Fumonisins

Kenneth A. Voss, Ronald T. Riley, Janee Gelineau-van Waes

Research output: Chapter in Book/Report/Conference proceedingChapter

11 Citations (Scopus)

Abstract

This chapter describes fumonisins in detail. The discovery of the fumonisins was a major breakthrough ending the search to identify the mycotoxin(s) causing the animal diseases associated with maize or feeds contaminated with Fusarium verticillioides. The bioavailability, distribution and toxicokinetics of fumonisins have been studied in multiple species. Horses are the most sensitive species to fumonisins. Horses ingesting contaminated feed develop a syndrome referred to as equine leukoencephalomalacia (ELEM). Like ELEM, porcine pulmonary edema is associated with the consumption of moldy feed. Poultry and ruminants are less sensitive. Interest in the potential adverse effects of fumonisins on reproduction and development began shortly after their discovery, suggesting that fumonisins are responsible for the reproductive effects of F. verticillioides. Results of experiments using Syrian hamsters suggested that fumonisins were fetotoxic at doses that did not elicit maternal toxicity. Toxicity was not a prerequisite for embryotoxicity. Neural tube defect, a relatively common birth defect, is associated with fumonisin exposure. Hydrolyzed fumonisin (HFB1) is produced during the cooking and steeping of fumonisin-contaminated maize in alkaline water. Popular snack foods are also made from alkaline cooked maize. It is important to understand how thermal processing affects fumonisins during the preparation of maize-based foods. The effect of alkaline cooking of maize, known as nixtamalization, is of particular interest. Fumonisin B1 has been designated as a possible human carcinogen. Much has been learned about the general toxicity and carcinogenicity of fumonisins in animals; however, their impact on human health remains unclear. © 2011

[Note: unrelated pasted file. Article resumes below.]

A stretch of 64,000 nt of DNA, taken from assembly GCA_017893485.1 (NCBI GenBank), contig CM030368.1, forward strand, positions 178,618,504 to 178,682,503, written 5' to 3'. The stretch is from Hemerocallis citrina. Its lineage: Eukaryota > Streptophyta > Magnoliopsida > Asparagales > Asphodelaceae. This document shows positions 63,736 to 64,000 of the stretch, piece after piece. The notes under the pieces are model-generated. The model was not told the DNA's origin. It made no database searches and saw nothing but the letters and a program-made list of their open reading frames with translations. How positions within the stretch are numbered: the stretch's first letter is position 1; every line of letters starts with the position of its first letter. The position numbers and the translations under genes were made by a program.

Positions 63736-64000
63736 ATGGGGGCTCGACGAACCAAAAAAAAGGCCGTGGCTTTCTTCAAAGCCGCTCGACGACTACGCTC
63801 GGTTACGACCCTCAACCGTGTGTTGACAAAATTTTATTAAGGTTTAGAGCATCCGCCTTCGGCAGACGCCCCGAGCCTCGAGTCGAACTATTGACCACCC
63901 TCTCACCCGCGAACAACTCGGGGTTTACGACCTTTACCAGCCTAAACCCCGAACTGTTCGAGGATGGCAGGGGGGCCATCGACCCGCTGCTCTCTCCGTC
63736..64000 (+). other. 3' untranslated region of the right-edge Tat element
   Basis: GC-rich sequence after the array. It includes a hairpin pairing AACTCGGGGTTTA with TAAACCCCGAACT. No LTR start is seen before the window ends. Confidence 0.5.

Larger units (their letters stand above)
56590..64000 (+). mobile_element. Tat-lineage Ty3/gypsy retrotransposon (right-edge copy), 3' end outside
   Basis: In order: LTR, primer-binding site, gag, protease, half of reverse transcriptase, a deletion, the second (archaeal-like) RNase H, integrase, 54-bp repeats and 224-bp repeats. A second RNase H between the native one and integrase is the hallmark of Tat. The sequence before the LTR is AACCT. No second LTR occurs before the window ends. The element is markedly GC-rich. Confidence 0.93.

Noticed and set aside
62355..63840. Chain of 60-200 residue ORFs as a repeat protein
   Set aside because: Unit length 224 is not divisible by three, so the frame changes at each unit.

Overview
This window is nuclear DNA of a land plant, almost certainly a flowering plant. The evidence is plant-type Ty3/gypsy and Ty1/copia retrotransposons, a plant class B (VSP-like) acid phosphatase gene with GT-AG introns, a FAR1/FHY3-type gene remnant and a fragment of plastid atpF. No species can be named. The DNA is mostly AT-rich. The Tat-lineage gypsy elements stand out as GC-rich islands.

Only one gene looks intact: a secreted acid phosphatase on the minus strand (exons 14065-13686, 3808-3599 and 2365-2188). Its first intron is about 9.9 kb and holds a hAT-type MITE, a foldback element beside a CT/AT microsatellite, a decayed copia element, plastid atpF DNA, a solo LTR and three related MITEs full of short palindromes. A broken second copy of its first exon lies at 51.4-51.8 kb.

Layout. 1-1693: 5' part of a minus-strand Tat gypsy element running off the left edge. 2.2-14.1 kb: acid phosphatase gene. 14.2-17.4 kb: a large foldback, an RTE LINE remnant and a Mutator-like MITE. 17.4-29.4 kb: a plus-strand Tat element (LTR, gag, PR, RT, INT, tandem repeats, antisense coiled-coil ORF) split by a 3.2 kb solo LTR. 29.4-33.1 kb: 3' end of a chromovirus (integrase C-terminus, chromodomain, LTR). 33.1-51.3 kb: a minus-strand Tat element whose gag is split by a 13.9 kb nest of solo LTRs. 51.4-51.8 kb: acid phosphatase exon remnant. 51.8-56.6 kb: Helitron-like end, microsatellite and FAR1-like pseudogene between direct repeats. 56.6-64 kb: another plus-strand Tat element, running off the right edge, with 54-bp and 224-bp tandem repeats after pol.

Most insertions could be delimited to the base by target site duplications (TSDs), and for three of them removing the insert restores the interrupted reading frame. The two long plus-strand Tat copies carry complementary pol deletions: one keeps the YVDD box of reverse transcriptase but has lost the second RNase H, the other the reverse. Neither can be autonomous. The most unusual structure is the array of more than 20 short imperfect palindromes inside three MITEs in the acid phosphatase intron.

Original languageEnglish
Title of host publicationReproductive and Developmental Toxicology
PublisherElsevier Inc.
Pages725-737
Number of pages13
ISBN (Print)9780123820327
DOIs
StatePublished - 2011

Fingerprint

Fumonisins
Zea mays
Horses
Cooking
Animal Diseases
Snacks
Neural Tube Defects
Mycotoxins
Mesocricetus
Fusarium
Ruminants
Pulmonary Edema
Poultry
Carcinogens
Biological Availability
Reproduction

All Science Journal Classification (ASJC) codes

  • Pharmacology, Toxicology and Pharmaceutics(all)

Cite this

Voss, K. A., Riley, R. T., & Gelineau-van Waes, J. (2011). Fumonisins. In Reproductive and Developmental Toxicology (pp. 725-737). Elsevier Inc.. https://doi.org/10.1016/B978-0-12-382032-7.10053-0

Fumonisins. / Voss, Kenneth A.; Riley, Ronald T.; Gelineau-van Waes, Janee.

Reproductive and Developmental Toxicology. Elsevier Inc., 2011. p. 725-737.

Research output: Chapter in Book/Report/Conference proceedingChapter

Voss, KA, Riley, RT & Gelineau-van Waes, J 2011, Fumonisins. in Reproductive and Developmental Toxicology. Elsevier Inc., pp. 725-737. https://doi.org/10.1016/B978-0-12-382032-7.10053-0
Voss KA, Riley RT, Gelineau-van Waes J. Fumonisins. In Reproductive and Developmental Toxicology. Elsevier Inc. 2011. p. 725-737 https://doi.org/10.1016/B978-0-12-382032-7.10053-0
Voss, Kenneth A. ; Riley, Ronald T. ; Gelineau-van Waes, Janee. / Fumonisins. Reproductive and Developmental Toxicology. Elsevier Inc., 2011. pp. 725-737
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